With three wins in the last six months, Angela Stanford has a chance at her first career major after opening with a 67 at Mission Hills Country Club.
RANCHO MIRAGE, Calif. -- Angela Stanford does not reside on Easy Street, though she likely could afford to do so, were she so inclined. Instead, she chooses to live in the real world, where others' concerns are her concerns, even by choice.
She won the Bell Micro LPGA Classic last September, earning $210,000, of which she gave a third away -- $50,000 to a pair of churches in Galveston, Texas, damaged by Hurricane Ike, the other $20,000 to the LPGA Foundation in honor of a veteran caddie, Jeff Jones, who had died a few days earlier.
"I think God blesses people," she said Thursday, a few minutes after concluding a round of 67 to open the Kraft Nabisco Championship in Rancho Mirage, Calif. "And I think He blessed me with that win. And I had a gut feeling early in the week, and I told my parents that if I win I'm going to donate to those churches because they need it. It was a blessing and I was just passing it along."
Stanford, 31, has played herself into a position to be able to give back, earning more than $1 million in the last six months, a majority of it coming in three victories, including the SBS Open at Turtle Bay to start the 2009 season.
Yet she remains grounded in reality, cognizant of the fact that wealth is not an entitlement, that the gravy train won't necessarily chug along in perpetuity. It is a perspective that often goes missing in professional sports.
"I've never feared for my job until the last couple of years," she told USA Today. "Some of my fear stems from the tour losing tournaments left and right. Some of it stems from the economy. I play golf for a living, and my livelihood is in jeopardy."
A struggling economy does not discriminate. It even touches sports, more so those removed form the mainstream, women's golf, for instance. The LPGA schedule has five fewer tournaments in 2009 than it had in 2008, and the outlook isn't encouraging.
"It's the same for everybody in America right now," Stanford said. "I think everybody is a little nervous."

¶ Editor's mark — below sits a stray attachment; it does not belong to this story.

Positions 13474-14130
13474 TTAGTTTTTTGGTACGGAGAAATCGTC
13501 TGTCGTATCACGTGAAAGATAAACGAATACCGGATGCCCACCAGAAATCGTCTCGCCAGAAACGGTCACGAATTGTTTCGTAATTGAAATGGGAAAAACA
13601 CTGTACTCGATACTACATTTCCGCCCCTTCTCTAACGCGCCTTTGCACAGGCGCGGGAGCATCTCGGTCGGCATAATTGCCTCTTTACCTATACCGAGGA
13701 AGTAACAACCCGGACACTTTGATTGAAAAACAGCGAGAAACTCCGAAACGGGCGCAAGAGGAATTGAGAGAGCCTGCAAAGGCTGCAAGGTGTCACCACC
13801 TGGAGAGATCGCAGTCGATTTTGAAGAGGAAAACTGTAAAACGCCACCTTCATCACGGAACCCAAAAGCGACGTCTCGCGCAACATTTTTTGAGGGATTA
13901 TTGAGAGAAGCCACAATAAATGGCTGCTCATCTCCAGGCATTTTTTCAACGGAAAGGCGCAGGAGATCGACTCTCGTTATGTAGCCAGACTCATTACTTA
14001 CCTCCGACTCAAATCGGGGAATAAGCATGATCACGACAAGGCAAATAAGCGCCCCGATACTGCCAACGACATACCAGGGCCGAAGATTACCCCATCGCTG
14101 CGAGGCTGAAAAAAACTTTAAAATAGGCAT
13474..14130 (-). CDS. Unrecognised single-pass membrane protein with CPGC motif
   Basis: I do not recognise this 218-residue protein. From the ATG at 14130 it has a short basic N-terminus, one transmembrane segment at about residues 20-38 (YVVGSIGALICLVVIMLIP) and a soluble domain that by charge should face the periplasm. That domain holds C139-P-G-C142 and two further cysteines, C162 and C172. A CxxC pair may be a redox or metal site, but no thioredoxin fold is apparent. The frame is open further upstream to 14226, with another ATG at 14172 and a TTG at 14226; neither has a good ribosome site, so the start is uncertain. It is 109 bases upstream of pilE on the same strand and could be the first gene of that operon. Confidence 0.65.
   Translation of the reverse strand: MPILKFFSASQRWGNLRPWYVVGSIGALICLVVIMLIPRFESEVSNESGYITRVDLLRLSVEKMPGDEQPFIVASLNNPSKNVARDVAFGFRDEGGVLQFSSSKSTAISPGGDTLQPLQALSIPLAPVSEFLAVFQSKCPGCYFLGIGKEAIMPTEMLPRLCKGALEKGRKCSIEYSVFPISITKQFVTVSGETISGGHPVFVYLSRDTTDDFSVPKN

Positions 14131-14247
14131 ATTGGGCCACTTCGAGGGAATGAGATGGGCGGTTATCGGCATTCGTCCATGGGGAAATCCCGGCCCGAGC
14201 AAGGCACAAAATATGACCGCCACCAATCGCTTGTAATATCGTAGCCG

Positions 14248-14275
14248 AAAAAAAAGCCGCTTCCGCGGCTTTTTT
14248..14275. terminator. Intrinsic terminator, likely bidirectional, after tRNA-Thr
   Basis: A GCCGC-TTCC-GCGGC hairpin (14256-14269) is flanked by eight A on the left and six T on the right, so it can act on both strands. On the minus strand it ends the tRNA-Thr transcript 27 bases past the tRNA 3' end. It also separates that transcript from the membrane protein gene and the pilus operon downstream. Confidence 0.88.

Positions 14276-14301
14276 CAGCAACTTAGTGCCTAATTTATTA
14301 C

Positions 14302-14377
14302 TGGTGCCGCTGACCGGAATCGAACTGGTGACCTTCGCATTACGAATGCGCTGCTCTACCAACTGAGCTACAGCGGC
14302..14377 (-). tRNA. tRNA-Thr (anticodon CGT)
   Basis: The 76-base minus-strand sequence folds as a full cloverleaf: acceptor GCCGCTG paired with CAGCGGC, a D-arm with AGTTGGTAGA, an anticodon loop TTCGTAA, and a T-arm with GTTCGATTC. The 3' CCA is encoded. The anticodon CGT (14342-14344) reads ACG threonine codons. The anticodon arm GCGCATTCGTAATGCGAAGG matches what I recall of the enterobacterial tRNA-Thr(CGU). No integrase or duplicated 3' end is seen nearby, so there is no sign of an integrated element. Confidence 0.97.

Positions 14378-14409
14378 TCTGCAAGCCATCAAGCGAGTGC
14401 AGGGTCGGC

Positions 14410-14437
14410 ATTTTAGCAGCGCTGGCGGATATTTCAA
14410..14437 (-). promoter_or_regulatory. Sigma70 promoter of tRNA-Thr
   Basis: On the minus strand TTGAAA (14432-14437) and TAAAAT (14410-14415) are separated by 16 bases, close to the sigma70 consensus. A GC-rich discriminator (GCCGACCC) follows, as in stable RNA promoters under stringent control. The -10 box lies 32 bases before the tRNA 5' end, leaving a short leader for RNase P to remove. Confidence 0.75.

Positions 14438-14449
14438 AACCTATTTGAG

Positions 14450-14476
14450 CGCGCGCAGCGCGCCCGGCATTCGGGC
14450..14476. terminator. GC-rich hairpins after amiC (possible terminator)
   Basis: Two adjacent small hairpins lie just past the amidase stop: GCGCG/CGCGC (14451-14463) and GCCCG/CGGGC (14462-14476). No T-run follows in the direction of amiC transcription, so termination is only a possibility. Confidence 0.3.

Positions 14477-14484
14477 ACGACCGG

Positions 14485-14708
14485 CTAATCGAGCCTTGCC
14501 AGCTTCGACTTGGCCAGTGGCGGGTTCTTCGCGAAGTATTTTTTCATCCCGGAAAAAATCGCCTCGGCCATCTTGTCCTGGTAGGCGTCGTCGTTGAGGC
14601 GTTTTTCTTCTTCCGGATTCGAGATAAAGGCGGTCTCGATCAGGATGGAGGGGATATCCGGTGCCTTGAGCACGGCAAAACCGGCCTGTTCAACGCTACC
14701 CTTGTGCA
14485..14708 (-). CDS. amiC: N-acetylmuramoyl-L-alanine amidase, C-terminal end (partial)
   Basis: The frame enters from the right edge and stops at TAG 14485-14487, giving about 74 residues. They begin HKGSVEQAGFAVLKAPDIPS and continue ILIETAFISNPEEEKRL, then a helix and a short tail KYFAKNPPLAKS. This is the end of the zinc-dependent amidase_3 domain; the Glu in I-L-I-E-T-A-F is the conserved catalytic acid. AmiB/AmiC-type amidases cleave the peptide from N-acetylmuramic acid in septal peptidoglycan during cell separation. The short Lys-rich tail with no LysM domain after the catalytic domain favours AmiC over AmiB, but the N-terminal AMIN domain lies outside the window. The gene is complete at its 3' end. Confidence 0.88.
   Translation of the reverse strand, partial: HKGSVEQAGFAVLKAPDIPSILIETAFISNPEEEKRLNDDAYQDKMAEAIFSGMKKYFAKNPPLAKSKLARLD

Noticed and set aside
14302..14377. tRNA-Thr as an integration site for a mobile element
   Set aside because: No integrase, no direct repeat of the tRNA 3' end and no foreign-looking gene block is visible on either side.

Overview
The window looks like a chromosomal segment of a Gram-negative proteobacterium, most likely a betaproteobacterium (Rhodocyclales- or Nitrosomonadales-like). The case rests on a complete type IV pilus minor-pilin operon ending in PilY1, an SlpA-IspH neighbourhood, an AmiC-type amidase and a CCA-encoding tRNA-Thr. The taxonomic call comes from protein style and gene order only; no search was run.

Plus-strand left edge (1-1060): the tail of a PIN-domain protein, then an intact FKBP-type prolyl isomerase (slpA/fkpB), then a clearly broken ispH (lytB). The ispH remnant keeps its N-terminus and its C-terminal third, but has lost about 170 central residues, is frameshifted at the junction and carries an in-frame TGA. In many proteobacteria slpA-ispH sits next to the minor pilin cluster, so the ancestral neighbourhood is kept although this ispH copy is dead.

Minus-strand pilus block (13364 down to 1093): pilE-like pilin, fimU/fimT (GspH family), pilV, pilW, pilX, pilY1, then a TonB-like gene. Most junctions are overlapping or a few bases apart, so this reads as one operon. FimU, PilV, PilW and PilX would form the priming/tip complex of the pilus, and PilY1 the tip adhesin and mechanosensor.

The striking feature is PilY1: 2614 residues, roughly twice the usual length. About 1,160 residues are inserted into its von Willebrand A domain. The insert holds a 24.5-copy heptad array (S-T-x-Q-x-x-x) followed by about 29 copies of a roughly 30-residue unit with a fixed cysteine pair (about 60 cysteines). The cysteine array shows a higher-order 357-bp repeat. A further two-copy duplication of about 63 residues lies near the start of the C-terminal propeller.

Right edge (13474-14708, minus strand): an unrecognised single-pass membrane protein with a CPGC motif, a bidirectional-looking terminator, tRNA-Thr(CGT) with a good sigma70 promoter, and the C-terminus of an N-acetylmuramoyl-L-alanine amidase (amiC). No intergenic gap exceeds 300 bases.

That said, it only looks as though Stanford is playing with a sense of urgency these days. It has more to do with talent leavened with confidence than anything else. A tie for 15th in the J Golf Phoenix International last week was the only time she finished out of the top seven in her last 10 starts. She has won three of them, including the season opener that she said validated her play at the end of '08.
"Sometimes you don't know if it's just a streak in golf, or if your game is really getting better," she said. "I think the win in Hawaii made me feel like, 'OK, my game's getting better.' It was a streak and it was a great streak, but my game is getting better and better. So that win kind of validated my confidence in that area."
Her round on Thursday, which placed her a stroke behind the leader Brittany Lincicome, was two shots clear of her best score in five previous appearances in the Kraft Nabisco, an event that largely has confounded her in the past.
"I think it's just the newfound confidence," she said. "I believe I can hit certain shots, better shots. I feel like I can spin the ball a little bit more, so the shots that this course calls for, I feel like I have the confidence to hit them. In the past, I didn't have maybe all the shots that I needed to play this course."
Only a pair of three-putt bogeys from the fringe marred an otherwise flawless round that included an eagle three at the par-5 18th hole.
Is it a portent of another memorable week? A resume that tends to look more gilded by the week -- she's now ranked sixth in the world -- does not yet include a major championship. In 2003, she lost to Hilary Lunke in a playoff for the U.S. Women's Open.
But her game is more refined now, and if she is in fact playing with a sense of urgency, it isn't about the money. It's about the major.